Author(s): Tang Y, Chen Y, Jiang H, Nie D
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Abstract Short-chain fatty acids are the major by-products of bacterial fermentation of undigested fibers in the colon. SCFAs, mostly propionate and butyrate, induce differentiation, growth arrest, and apoptosis in colon cancer cells. The anticancer effect of SCFAs is also supported by epidemiological studies suggesting an inverse relationship between the level of dietary fibers and the incidence of human colon cancer. Dietary components influence the risk of human colon cancer including colon cancer through diverse mechanisms, which include the activation or inhibition of autophagy (type II programmed cell death (PCD)). Herein we demonstrate that propionate and butyrate induce autophagy in human colon cancer cells to dampen apoptosis, whereas inhibition of autophagy potentiates SCFA-induced apoptosis. The propionate-induced autophagy originates from mitochondria defects associated with cellular ATP depletion and ROS generation, both of which contribute to AMPK activation and consequential mTOR inhibition. Remarkably, when autophagy is suppressed through either pharmacological or genetic approaches, the colon cancer cells become sensitized toward propionate-induced apoptotic cell death (type I PCD). Our study is the first report characterizing this novel role of SCFAs in orchestrating two types of programmed cell death. The observed pro-survival effects of autophagy in retarding mitochondria-mediated apoptosis suggest that application of an autophagy inhibitor might improve the therapeutic efficacy of SCFAs in inducing colon cancer suppression.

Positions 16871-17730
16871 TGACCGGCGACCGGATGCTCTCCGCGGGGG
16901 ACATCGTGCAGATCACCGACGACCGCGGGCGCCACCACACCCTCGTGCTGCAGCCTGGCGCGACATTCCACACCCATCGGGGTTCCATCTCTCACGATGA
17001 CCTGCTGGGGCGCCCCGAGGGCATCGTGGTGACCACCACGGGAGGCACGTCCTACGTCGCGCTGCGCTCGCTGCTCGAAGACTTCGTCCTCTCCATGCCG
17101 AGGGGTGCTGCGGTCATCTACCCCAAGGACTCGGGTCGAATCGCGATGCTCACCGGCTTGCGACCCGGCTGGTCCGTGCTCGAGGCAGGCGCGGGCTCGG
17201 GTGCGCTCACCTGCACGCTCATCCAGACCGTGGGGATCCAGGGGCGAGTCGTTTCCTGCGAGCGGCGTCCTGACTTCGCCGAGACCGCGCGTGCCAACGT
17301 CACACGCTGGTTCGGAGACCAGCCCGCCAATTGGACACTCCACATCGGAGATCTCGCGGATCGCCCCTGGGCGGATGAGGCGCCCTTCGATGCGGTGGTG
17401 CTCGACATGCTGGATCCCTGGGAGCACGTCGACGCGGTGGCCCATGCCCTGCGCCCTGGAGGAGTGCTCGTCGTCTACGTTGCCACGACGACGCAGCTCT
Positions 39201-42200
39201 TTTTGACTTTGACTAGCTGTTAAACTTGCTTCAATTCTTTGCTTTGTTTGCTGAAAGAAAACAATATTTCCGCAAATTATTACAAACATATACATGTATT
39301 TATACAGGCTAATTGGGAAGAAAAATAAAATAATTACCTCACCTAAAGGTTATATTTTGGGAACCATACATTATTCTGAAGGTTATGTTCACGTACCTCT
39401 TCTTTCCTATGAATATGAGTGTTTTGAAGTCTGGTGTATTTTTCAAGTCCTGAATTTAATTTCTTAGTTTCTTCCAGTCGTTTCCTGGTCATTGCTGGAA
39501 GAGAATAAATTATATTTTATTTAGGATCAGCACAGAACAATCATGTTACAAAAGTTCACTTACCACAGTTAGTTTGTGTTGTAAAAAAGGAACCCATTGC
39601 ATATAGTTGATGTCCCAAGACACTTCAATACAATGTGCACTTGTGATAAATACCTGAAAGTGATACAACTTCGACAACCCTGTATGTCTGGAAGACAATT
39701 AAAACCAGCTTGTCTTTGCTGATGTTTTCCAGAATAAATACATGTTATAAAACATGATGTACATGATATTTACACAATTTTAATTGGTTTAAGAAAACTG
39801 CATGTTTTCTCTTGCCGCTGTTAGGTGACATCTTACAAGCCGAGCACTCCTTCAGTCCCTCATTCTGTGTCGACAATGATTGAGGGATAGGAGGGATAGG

This article was published in Autophagy
and referenced in Journal of Bioequivalence & Bioavailability